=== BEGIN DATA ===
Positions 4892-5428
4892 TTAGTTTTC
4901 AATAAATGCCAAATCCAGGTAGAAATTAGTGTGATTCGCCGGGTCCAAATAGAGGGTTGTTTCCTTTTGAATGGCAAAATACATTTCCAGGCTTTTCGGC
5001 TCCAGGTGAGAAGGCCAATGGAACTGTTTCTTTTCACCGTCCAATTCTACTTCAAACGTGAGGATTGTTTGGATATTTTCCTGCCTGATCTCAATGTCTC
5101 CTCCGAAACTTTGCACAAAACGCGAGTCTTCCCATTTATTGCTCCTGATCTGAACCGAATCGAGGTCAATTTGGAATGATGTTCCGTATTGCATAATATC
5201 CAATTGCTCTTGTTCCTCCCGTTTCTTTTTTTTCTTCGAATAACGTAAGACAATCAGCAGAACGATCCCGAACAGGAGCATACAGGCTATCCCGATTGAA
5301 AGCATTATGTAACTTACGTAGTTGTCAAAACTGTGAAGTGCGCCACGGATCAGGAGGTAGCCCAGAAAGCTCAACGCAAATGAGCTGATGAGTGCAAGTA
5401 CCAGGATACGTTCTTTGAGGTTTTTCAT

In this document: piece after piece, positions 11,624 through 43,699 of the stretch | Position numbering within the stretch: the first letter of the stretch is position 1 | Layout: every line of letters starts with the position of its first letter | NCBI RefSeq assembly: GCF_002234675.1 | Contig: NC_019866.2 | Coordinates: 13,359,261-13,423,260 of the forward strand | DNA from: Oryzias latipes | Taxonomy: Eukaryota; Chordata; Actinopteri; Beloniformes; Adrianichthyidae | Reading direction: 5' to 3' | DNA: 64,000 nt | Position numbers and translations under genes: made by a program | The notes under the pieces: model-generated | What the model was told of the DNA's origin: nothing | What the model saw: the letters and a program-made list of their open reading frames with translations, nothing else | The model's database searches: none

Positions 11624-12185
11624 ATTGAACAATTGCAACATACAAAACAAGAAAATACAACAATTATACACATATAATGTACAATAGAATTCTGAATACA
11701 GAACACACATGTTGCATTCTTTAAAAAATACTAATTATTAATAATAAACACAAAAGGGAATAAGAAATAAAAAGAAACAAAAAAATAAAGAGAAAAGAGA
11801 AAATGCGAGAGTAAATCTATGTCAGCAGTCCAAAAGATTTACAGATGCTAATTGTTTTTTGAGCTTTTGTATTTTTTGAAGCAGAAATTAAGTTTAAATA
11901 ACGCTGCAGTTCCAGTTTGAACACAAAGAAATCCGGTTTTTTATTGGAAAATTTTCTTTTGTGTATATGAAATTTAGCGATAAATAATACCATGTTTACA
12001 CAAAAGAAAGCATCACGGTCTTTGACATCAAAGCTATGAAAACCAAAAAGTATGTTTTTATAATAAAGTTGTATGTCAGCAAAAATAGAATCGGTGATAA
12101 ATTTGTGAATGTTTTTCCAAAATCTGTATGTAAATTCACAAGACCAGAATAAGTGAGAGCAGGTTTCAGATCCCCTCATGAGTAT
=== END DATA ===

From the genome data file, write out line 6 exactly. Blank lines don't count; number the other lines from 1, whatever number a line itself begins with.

5201 CAATTGCTCTTGTTCCTCCCGTTTCTTTTTTTTCTTCGAATAACGTAAGACAATCAGCAGAACGATCCCGAACAGGAGCATACAGGCTATCCCGATTGAA